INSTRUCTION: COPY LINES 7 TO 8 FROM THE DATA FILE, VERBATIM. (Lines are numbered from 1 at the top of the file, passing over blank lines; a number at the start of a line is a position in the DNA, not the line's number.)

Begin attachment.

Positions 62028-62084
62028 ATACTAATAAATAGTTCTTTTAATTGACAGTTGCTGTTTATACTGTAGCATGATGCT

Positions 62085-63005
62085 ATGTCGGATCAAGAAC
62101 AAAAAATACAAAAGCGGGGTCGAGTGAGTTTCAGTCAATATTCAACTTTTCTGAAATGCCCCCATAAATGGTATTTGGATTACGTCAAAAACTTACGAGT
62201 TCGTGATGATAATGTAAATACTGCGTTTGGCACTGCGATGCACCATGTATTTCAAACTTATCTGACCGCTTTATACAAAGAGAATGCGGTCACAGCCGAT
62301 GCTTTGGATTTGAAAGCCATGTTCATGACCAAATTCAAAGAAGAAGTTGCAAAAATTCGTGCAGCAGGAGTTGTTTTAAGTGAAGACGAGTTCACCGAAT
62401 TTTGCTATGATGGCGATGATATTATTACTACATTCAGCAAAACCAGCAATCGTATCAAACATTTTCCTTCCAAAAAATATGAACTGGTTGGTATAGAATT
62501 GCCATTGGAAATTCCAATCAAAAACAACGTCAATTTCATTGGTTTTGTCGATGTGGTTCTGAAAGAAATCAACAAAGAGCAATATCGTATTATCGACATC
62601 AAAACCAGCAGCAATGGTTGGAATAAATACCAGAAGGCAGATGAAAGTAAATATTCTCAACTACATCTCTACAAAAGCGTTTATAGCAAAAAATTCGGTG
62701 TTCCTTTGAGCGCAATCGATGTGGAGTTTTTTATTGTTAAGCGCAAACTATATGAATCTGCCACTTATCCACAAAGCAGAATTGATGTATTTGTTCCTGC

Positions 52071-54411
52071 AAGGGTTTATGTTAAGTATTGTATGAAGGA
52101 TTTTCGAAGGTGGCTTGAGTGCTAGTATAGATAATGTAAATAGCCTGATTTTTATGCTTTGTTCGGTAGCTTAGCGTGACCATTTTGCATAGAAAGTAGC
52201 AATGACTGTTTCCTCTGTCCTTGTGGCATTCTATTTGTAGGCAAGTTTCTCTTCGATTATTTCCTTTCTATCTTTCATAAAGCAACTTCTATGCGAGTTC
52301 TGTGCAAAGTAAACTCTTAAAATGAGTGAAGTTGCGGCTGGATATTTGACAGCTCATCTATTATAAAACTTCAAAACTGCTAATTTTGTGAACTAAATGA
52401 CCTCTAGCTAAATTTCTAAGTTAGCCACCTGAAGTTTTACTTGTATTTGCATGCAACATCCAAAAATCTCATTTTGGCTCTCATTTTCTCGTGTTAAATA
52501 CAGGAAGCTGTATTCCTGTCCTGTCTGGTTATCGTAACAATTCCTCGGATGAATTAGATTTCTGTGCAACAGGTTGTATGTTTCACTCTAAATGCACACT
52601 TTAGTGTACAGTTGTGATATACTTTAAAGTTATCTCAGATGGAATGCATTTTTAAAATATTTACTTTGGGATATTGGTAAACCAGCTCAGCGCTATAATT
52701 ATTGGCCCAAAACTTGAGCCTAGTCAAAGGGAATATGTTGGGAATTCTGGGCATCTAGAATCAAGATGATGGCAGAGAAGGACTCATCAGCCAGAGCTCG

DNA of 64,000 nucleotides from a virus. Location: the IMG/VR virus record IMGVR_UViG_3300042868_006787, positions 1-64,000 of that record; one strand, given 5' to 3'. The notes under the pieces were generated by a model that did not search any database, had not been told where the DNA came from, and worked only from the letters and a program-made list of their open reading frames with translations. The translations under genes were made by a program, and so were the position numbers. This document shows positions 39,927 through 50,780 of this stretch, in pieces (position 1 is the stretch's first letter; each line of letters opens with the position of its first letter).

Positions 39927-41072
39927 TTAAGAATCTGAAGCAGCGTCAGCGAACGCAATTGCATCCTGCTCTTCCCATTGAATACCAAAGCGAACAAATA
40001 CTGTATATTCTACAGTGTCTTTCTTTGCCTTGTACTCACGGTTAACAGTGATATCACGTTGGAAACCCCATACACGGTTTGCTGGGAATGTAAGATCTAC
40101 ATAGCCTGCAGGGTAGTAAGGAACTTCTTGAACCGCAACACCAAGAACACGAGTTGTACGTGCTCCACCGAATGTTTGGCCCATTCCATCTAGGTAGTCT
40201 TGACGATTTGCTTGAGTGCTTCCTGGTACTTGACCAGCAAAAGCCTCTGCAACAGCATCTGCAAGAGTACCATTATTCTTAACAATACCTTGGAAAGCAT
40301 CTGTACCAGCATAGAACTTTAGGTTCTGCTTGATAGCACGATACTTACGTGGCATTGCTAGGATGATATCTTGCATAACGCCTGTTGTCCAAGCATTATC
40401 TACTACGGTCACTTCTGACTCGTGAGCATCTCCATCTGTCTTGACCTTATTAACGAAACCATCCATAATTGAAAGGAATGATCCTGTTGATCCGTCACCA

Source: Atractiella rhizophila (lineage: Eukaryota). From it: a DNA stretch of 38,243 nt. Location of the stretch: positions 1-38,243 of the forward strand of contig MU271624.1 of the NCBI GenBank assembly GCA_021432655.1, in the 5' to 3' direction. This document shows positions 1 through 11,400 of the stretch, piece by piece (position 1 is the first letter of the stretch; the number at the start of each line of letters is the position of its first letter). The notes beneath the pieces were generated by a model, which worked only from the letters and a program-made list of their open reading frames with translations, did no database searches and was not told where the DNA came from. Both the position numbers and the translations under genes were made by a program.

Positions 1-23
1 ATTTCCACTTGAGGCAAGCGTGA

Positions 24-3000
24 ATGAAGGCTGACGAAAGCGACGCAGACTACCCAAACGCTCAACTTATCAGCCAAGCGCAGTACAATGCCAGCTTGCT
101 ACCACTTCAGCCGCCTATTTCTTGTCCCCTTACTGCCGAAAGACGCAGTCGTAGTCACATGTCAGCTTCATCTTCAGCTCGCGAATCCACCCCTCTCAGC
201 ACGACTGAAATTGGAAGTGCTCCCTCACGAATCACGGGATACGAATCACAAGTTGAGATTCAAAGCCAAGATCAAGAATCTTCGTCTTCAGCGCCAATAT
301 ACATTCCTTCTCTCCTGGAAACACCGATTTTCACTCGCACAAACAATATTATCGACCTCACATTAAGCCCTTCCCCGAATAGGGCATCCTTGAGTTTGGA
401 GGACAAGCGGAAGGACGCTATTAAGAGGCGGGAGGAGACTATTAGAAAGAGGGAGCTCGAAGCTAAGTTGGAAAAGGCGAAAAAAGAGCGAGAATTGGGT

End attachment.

62301 GCTTTGGATTTGAAAGCCATGTTCATGACCAAATTCAAAGAAGAAGTTGCAAAAATTCGTGCAGCAGGAGTTGTTTTAAGTGAAGACGAGTTCACCGAAT
62401 TTTGCTATGATGGCGATGATATTATTACTACATTCAGCAAAACCAGCAATCGTATCAAACATTTTCCTTCCAAAAAATATGAACTGGTTGGTATAGAATT